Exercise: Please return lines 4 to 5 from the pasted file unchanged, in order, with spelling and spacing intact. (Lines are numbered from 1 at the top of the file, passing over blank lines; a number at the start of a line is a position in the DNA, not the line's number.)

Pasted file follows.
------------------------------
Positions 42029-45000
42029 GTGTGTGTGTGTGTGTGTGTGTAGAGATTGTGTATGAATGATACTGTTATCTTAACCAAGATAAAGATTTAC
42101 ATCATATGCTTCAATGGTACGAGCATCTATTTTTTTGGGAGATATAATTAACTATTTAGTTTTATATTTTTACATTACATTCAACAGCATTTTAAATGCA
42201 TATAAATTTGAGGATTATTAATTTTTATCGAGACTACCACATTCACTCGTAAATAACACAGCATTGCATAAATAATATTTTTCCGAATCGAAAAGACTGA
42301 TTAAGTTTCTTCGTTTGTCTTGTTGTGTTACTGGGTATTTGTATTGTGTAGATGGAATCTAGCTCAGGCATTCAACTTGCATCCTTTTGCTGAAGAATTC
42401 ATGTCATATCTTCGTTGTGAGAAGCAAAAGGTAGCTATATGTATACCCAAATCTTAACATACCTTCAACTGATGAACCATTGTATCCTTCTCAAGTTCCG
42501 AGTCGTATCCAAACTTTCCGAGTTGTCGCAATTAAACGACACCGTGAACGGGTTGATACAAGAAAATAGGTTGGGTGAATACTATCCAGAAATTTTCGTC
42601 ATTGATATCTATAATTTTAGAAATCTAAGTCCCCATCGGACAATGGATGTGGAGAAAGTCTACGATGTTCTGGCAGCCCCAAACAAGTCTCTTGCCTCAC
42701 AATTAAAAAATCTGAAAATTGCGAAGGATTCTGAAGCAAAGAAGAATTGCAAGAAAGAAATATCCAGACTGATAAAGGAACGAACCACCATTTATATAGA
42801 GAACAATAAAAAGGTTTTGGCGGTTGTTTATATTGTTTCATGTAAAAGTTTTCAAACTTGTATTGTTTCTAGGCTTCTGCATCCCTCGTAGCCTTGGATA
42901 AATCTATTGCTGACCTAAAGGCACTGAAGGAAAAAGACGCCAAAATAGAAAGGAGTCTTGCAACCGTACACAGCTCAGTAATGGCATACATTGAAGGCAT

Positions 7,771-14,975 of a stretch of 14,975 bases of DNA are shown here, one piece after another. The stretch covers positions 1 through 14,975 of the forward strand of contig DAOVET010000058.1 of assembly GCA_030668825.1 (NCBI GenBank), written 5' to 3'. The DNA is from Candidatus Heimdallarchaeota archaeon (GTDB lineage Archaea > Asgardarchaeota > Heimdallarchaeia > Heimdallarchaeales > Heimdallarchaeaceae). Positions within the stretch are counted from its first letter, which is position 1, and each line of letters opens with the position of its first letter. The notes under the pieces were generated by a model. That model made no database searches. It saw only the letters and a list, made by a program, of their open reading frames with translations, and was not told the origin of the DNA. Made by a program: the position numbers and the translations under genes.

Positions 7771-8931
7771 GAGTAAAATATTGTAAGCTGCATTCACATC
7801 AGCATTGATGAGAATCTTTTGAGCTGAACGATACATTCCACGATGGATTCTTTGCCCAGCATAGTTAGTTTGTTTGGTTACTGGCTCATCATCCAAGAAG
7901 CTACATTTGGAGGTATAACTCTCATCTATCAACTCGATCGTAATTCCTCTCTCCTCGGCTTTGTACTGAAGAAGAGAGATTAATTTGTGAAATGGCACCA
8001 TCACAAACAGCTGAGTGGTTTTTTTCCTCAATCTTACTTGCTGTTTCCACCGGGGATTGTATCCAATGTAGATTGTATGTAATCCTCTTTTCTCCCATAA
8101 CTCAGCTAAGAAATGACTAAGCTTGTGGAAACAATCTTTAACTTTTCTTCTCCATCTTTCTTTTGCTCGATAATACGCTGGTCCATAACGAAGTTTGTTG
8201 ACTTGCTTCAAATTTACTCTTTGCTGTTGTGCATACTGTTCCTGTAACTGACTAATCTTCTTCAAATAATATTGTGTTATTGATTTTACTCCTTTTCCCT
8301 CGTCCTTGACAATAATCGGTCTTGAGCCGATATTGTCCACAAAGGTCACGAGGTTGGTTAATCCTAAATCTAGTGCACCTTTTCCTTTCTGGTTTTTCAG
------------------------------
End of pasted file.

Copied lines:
42201 TATAAATTTGAGGATTATTAATTTTTATCGAGACTACCACATTCACTCGTAAATAACACAGCATTGCATAAATAATATTTTTCCGAATCGAAAAGACTGA
42301 TTAAGTTTCTTCGTTTGTCTTGTTGTGTTACTGGGTATTTGTATTGTGTAGATGGAATCTAGCTCAGGCATTCAACTTGCATCCTTTTGCTGAAGAATTC